Five questions for … Dr. Katia Bruxvoort
Katia Bruxvoort, PhD, MPH, is an infectious disease epidemiologist and post-doctoral research fellow for the Department of Research & Evaluation. She is a co-investigator on several post-licensure vaccine safety and effectiveness studies (hepatitis B vaccine, shingles vaccine, influenza vaccines). She has broad interests in infectious disease prevention, targeted treatment, the intersection of social needs and health, and more.
You are currently working on improving testing for COVID-19. Please tell us more about that.
I am leading a study with Christopher Tenggardjaja, MD, in 7 Kaiser Permanente Southern California emergency departments to assess the sensitivity of different specimen types for COVID-19 molecular diagnostic testing. COVID-19 testing most often involves combined nasopharyngeal and oropharyngeal (NP/OP) swabs, which are inserted deep into the nose and throat and require a health care provider to collect.
In our study, we are examining whether saliva samples or nostril swabs collected directly by patients have similar sensitivity to provider-collected NP/OP swabs for COVID-19 testing. We aim to include over 2,000 patients, and we are getting close to meeting this goal. We are also working closely with regional leadership so that the results can help guide plans for ramping up COVID-19 testing.
What other studies are you currently working on?
I work on a number of other infectious disease and vaccine-related studies. For example, with Hung Fu Tseng, PhD, I am conducting a post-licensure effectiveness and safety study of the recombinant zoster vaccine. With Steven Jacobsen, MD, PhD, I am working on the post-licensure safety of a 2-dose hepatitis B vaccine. Both studies will have an impact on recommendations for use of these vaccines. I also collaborate with Sara Y. Tartof, PhD, MPH, on an R01 to improve screening and treatment for latent tuberculosis and with Rulin Hechter, MD, PhD, to increase uptake of pre-exposure prophylaxis for HIV.
Before you joined R&E you did work in Tanzania in 2017. Why were you there and what did you accomplish?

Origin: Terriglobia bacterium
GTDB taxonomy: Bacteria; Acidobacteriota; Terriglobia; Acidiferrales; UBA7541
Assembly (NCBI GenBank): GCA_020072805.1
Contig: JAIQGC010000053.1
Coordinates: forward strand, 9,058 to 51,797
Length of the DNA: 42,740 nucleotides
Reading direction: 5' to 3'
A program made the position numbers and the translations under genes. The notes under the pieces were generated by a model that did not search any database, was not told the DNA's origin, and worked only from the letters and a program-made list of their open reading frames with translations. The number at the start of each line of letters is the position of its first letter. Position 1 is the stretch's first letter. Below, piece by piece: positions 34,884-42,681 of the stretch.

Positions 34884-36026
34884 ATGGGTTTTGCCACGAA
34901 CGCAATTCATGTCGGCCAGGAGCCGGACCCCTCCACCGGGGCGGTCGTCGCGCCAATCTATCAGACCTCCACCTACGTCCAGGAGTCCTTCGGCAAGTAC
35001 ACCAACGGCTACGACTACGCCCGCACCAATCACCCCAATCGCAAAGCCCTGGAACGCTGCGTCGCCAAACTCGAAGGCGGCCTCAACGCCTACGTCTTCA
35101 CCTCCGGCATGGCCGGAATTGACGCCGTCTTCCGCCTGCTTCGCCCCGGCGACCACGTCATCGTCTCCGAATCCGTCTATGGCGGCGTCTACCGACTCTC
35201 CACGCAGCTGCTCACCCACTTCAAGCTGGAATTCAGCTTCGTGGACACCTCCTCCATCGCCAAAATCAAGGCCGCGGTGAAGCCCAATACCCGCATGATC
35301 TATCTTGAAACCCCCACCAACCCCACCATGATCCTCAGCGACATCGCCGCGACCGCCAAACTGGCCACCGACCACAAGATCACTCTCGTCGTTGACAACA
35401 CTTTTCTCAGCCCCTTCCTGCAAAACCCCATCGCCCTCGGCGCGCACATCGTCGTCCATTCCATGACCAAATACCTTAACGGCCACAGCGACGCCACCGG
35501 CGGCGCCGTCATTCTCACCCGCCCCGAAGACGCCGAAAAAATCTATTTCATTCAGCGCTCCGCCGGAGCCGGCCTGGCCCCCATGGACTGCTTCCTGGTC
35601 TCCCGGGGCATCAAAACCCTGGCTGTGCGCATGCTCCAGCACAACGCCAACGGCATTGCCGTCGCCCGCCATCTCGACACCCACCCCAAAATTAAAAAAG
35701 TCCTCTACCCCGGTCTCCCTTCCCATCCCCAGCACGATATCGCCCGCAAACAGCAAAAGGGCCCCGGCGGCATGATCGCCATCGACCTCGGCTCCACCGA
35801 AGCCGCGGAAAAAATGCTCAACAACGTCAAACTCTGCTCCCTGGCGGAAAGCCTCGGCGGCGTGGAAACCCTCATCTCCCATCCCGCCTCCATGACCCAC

I was a research fellow and (after completing a PhD in epidemiology) an assistant professor with the London School of Hygiene and Tropical Medicine, based in Dar es Salaam, Tanzania. My work was focused on malaria diagnosis and treatment. Malaria is common in many countries, causing severe illness and death. Effective treatment is available, but malaria-infected individuals do not always receive prompt treatment, and people who are not infected are sometimes inappropriately treated with antimalarials or antibiotics.
My work involved leading randomized trials and surveys to evaluate the implementation of malaria rapid diagnostic tests in the public health system across Tanzania. I also designed a text message intervention to improve provider knowledge and patient adherence to antimalarial treatment. I enjoyed traveling to villages and urban centers across the country and learned to speak conversational Swahili.
What led you to do your post-doctoral work at the Department of Research & Evaluation, and what have you learned while here?
After moving from Tanzania to Los Angeles for my husband’s job, I was looking for a break from travel and an opportunity to develop more versatile skills in epidemiology. I had not had the opportunity to do a post-doc, and when a friend referred me to the Department of Research & Evaluation, I eagerly applied. I am glad I did, as I have received invaluable training in using electronic health records to answer important research questions that can lead to improvements in clinical care and public health. I have also developed expertise in vaccines and, more recently, COVID-19.
What do you enjoy doing in your spare time?
I spend most of my spare time running around outside with my 5-year-old and 10-year-old boys. I enjoy hiking, running, cycling, gardening, and indulging in novels with happy and predictable endings.
Image: Dr. Bruxvoort with her sons Rio, 10, and Remy, 5.